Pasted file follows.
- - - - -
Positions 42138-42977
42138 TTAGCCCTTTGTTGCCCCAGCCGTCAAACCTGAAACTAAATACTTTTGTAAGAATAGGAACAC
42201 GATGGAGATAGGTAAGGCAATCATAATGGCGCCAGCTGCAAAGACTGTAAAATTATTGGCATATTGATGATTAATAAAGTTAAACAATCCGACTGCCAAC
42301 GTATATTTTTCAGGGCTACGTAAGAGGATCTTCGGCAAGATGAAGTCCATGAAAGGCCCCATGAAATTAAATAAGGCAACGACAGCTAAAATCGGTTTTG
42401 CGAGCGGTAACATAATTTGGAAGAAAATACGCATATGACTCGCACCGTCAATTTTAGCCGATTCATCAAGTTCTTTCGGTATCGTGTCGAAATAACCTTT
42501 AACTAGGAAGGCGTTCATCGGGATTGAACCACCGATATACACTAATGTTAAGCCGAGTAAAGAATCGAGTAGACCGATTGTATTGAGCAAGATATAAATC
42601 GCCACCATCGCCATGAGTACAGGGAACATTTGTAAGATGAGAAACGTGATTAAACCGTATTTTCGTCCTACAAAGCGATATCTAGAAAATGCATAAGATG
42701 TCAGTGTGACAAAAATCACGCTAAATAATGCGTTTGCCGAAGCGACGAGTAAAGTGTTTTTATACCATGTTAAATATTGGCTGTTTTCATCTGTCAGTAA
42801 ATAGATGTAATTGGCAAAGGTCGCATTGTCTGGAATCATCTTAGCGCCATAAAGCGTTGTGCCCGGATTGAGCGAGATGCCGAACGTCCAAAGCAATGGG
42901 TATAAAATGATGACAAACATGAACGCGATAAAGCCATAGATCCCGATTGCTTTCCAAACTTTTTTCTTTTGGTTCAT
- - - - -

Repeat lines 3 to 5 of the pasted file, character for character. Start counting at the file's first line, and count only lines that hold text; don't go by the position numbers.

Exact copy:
42201 GATGGAGATAGGTAAGGCAATCATAATGGCGCCAGCTGCAAAGACTGTAAAATTATTGGCATATTGATGATTAATAAAGTTAAACAATCCGACTGCCAAC
42301 GTATATTTTTCAGGGCTACGTAAGAGGATCTTCGGCAAGATGAAGTCCATGAAAGGCCCCATGAAATTAAATAAGGCAACGACAGCTAAAATCGGTTTTG
42401 CGAGCGGTAACATAATTTGGAAGAAAATACGCATATGACTCGCACCGTCAATTTTAGCCGATTCATCAAGTTCTTTCGGTATCGTGTCGAAATAACCTTT